- Bean bags to add more seating
How to prepare: We’ve listed a few suggestions above, but finding new ways of looking at your apartment can open opportunities for space you never previously thought possible. If you’ve got the time (and your roommates don’t mind), try re-arranging the layout of the sofas, TV and dining furniture to see how a new perspective might make your space more open.
Tips for COVID-safe Gatherings
Still a little unsure about the concept of having friends and family over? Here are some tips for keeping your activities COVID-safe and protecting yourself and your guests.
- Got a balcony?:
Try and keep all activities outside if you can. If you’re living in a ground-floor apartment you may have access to a garden area you can use to host. Even during early fall (provided the weather holds) means you’re able to bring the outside in to make your guests more comfortable.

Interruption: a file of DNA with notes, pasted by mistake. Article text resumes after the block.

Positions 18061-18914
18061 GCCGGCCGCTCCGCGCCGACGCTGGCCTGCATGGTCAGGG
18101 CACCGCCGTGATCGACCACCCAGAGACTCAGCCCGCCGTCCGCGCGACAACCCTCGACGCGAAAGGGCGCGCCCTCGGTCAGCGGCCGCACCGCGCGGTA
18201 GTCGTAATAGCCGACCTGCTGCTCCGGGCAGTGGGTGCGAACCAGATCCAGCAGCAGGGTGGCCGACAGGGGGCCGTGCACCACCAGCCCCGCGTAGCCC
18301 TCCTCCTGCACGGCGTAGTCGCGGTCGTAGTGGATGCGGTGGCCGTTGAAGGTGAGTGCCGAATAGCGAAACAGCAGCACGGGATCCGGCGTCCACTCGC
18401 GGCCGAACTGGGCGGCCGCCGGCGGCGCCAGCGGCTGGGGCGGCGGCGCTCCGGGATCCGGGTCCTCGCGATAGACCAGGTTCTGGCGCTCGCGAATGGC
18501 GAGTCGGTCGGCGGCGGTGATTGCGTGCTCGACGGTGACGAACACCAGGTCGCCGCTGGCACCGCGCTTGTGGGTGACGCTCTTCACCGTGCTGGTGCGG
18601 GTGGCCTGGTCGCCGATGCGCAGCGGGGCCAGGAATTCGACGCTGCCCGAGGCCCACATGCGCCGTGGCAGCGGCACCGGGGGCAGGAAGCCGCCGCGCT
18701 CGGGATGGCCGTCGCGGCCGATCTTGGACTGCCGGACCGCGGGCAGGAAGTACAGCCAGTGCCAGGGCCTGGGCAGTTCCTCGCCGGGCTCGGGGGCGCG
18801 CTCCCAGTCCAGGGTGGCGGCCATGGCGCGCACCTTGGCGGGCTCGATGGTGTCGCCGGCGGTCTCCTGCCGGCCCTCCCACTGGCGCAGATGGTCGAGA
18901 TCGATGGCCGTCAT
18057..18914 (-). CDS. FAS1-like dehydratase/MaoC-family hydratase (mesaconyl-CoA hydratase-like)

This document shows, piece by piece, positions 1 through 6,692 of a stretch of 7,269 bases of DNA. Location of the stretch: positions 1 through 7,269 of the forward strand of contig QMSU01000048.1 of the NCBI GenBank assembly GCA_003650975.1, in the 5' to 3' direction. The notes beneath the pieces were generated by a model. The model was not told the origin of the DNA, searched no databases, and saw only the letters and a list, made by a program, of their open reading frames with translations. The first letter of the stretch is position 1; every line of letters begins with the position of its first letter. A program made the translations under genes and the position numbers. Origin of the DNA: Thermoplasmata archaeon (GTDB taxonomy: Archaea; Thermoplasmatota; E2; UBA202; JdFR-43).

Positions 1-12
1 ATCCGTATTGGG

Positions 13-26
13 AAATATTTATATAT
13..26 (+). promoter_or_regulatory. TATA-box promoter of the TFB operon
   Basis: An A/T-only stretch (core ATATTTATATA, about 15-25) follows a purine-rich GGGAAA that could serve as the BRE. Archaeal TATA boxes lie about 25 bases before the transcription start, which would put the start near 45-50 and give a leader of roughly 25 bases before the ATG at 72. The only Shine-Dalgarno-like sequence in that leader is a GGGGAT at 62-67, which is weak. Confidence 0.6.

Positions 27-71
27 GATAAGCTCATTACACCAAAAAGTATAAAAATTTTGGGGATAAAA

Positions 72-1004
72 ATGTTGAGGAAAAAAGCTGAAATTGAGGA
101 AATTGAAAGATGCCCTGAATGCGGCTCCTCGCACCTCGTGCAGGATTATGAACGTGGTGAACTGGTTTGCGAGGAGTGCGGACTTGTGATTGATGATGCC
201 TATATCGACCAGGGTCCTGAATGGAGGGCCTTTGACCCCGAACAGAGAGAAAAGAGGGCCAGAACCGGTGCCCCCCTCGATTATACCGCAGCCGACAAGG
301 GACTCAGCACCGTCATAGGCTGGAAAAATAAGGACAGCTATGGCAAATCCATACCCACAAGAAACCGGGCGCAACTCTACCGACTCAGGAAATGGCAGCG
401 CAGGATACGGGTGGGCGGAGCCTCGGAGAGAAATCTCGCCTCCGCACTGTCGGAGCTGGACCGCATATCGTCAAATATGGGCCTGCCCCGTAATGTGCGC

- Keep the guest list low:
Too many guests can make some people feel uncomfortable right now. We’re all easing back into socializing, so take things slow and make sure everyone is having a good time.
- Call to invite your guests:
This way you can get an idea of what your guests will be comfortable with and how much time you can all spend indoors. It’s much more personal and understanding than a group chat text.
- Keep everyone seated:
A barbeque is great this time of year, but it might be better for everyone to avoid mixing over the spread and remain seated in their own separate space right now.
Remember, socializing right now is about having a good time without putting anyone in danger or making them uncomfortable. All decisions should always be made with these two thoughts in mind.